Students celebrate Hanukkah


Courtesy of Katie Schuman

Senior Miranda Schuman with her younger sister and dad lighting their menorahs after the eight nights of Hanukkah.

Kusum Rao, Staff Writer

The flickering light from the menorah and the fresh smell of home-cooked meals mark traditions of Judaism’s festival of lights, Hanukkah. This Jewish holiday celebrates the rededication of the holy temple of Jerusalem. Some popular Hanukkah traditions include the lighting of the menorah and playing dreidel, both of which have a detailed backstory trailing back to the Maccabees victory over the Syrian Greeks in 164 BCE. 

“My favorite tradition around Hanukkah is when my cousins come to my house and my mom makes tacos and latkes,” senior Miranda Schuman said. “Latkes and jelly donuts are the main foods prepared for Hanukkah and [taste] best with applesauce.” 

As with most cultural holidays, food is symbolic in heritage and tradition. Some dishes prepared on Hanukkah are Latkes, which are a traditional Ashkenazi Jewish dish made from fried potatoes, and Sufganiyot, which is a jelly doughnut considered a staple in Israeli cuisine. A wide variety of these dishes are deep-fried in oil to symbolize the small amount of oil that managed to burn for eight days after the rededication of the holy temple in Jerusalem.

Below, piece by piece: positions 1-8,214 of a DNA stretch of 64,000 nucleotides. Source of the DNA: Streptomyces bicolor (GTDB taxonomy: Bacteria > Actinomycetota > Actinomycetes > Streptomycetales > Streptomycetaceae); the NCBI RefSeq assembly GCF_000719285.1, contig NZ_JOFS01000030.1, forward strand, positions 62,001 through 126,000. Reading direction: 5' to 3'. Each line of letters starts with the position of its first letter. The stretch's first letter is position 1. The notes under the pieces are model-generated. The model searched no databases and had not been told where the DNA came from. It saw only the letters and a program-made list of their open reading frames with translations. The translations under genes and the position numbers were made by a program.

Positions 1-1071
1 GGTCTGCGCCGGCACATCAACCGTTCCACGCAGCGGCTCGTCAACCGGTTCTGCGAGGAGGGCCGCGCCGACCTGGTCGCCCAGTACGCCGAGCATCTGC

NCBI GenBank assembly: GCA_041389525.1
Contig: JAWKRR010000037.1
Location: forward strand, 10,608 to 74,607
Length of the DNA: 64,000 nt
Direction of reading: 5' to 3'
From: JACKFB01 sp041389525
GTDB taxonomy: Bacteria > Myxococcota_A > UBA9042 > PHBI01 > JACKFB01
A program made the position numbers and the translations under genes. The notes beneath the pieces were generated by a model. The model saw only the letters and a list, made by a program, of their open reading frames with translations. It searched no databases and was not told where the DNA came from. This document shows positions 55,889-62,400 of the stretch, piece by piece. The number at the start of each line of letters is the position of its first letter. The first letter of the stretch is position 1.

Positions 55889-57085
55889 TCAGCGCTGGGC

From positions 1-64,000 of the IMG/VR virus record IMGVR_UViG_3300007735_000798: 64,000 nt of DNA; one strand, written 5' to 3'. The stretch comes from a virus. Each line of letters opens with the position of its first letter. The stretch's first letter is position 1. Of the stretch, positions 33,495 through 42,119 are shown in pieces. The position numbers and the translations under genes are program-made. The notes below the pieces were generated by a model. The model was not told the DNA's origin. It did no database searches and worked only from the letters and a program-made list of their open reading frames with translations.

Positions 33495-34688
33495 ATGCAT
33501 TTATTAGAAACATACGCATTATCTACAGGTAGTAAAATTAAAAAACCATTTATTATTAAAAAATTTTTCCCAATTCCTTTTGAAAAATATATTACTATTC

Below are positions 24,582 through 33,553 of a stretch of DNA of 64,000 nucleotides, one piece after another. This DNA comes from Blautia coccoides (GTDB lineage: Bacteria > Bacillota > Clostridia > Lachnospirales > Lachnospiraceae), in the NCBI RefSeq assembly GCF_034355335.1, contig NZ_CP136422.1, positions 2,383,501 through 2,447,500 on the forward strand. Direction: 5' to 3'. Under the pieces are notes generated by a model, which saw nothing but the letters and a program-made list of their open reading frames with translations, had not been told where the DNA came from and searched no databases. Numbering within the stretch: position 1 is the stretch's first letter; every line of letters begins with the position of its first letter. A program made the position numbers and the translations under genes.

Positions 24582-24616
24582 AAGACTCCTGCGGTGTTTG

“Latkes are the most general food that is eaten on Hanukkah but we also tend to have chicken most days as well,” senior Josh Thomas said. “My dad always makes a really good traditional meal on the first night that always tastes amazing.”

Gift giving has not only shaped the traditional American holiday season but has also influenced how American Jews celebrate the holidays. This year Hanukkah was celebrated from Nov. 28 to Dec. 6, the season of gift giving. According to ReformJudaism, gift giving on Hanukkah originally wasn’t a practice but instead focused on sacrifice to the holy temple as a means of celebrating the rededication. Jewish families have taken to giving presents during Hanukkah as this time represents a season of gratitude for many. 

“[Gift giving] has become [common] because of its proximity to Christmas, but originally it wasn’t,” Thomas said. “However, for as long as I can remember, my family has given a gift on each night.” 

The menorah lit on Hanukkah, “known in Hebrew as the hanukiah” is displayed usually in windows after the eight nights. Many use this time to come together and recite blessings as it serves as a sign of the miracle that initiated the holiday. 

“I love being able to see my cousins and grandma during Hanukkah because it’s one of the only times each year we can all get together,” Schuman said.